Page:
The rise of black comedy to explain Venezuela's chaos recalls an old saying in the crisis-stricken South American country: 'Laugh so you don't cry.'
In a context of defiance against media, how can journalists recover the public's trust and their image of "truth tellers"? Brazil provides a few examples.
As rival factions vie for control over Venezuela, many of the country’s 31 million people are suffering prolonged power outages, food and water shortages, and limited access to medicine.
Imaginaries of gangs as inherent forms of brutal anarchy promote particular political agendas and obscure the ways gangs can reveal the underlying dynamics of the contexts within which they emerge.
Chytrid fungus has caused declines in 501 amphibian species, according to a new analysis. Most of the damage happened in the 1980s, before the fungus itself was even discovered.
Citing security concerns, the US is evacuating its embassy in Caracas, where President Maduro blames the US for a calamitous power outage. Venezuela's relations with Brazil are eroding quickly, too.
The tailing dam collapse at the Brumadinho mine has shocked the world, but can we really be sure that 'never again' truly means never again?
New survey of insect-borne disease in Venezuela.
Assertive politics is not enough.
Brazil's scorpion infestation, which is terrorizing residents of São Paulo and other major cities, is a classic 'wicked problem.' That means officials must think outside-the-box to fix it.
Inflation is soaring, millions are fleeing – and two politicians are seeking to lead. It's an impossible choice for an impoverished people.
Venezuela is gripped by a struggle for power, and much of the rest of the world is leaning in. Just how did it find itself in this position?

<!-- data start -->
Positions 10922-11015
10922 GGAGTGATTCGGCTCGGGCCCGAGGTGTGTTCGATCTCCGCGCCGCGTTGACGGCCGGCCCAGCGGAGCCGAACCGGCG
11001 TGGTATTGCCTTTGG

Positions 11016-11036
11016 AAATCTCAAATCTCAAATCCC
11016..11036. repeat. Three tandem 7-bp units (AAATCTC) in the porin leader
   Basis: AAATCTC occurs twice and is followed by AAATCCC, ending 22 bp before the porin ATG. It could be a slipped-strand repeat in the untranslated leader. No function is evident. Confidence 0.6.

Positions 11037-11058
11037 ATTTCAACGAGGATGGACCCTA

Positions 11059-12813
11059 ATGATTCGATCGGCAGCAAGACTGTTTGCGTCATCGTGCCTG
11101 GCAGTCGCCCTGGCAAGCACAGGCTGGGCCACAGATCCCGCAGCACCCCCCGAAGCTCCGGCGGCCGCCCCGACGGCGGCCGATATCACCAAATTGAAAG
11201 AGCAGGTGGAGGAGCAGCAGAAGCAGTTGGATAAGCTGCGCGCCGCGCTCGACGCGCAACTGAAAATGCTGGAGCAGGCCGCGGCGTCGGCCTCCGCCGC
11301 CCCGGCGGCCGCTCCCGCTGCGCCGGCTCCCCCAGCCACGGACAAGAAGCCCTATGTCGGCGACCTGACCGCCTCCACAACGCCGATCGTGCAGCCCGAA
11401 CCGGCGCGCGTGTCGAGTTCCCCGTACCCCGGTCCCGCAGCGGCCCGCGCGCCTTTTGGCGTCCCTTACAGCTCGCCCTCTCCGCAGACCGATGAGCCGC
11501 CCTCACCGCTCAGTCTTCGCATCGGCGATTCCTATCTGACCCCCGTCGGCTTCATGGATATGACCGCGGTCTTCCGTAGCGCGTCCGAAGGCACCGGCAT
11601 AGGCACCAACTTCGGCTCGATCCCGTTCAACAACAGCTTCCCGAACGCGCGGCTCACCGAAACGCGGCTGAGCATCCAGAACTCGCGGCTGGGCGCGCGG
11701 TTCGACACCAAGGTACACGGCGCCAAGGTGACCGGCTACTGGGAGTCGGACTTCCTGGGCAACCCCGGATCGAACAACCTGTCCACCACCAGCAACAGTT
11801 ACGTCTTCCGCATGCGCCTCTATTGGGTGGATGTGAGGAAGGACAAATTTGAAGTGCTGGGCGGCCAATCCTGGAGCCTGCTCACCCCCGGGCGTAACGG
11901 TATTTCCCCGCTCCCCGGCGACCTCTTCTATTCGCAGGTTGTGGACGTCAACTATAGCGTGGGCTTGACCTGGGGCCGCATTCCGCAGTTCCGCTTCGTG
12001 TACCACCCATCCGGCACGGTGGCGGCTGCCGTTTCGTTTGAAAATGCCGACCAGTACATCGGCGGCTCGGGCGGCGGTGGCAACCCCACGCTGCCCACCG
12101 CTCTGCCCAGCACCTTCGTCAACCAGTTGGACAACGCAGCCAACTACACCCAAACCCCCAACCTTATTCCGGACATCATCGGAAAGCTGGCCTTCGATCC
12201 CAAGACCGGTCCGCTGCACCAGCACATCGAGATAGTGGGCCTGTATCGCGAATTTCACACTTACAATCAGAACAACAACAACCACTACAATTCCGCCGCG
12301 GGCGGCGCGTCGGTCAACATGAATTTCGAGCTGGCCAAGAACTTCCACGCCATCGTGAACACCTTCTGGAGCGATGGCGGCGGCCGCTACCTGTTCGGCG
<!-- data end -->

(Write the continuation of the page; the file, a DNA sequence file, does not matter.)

A 2016 accord with the FARC guerrillas was supposed to end Colombia's 52-year civil war. But a deadly car bomb in Bogotá shows that armed insurgents still threaten the South American country.
A coup seems so imminent in Venezuela that people are debating whether Maduro's overthrow would be good or bad for Venezuelan democracy. But history suggests a coup may be less likely than it seems.
No records of the size of Native American populations before 1492 and the arrival of Europeans survive. A new study has found answers.
Nearly 1,800 Brazilian dams are at risk of failure, according to the government. Fixing them is expensive – but ignoring aging dams can have considerable social, economic and environmental costs.
Brazil's new president could clear the way for plans to develop remote areas around the Tapajos River basin over the objections of the indigenous people who live there.
Canada has been considered a human rights champion when it comes to accepting Syrian refugees. So why is it doing next to nothing for those fleeing Venezuela?
At least a dozen countries are supporting the Venezuelan opposition lawmaker Juan Guaidó, who has declared himself Venezuela's legitimate leader while President Maduro rejects calls to resign.
Guinea pigs are a good livestock choice and don't compete with humans for their food.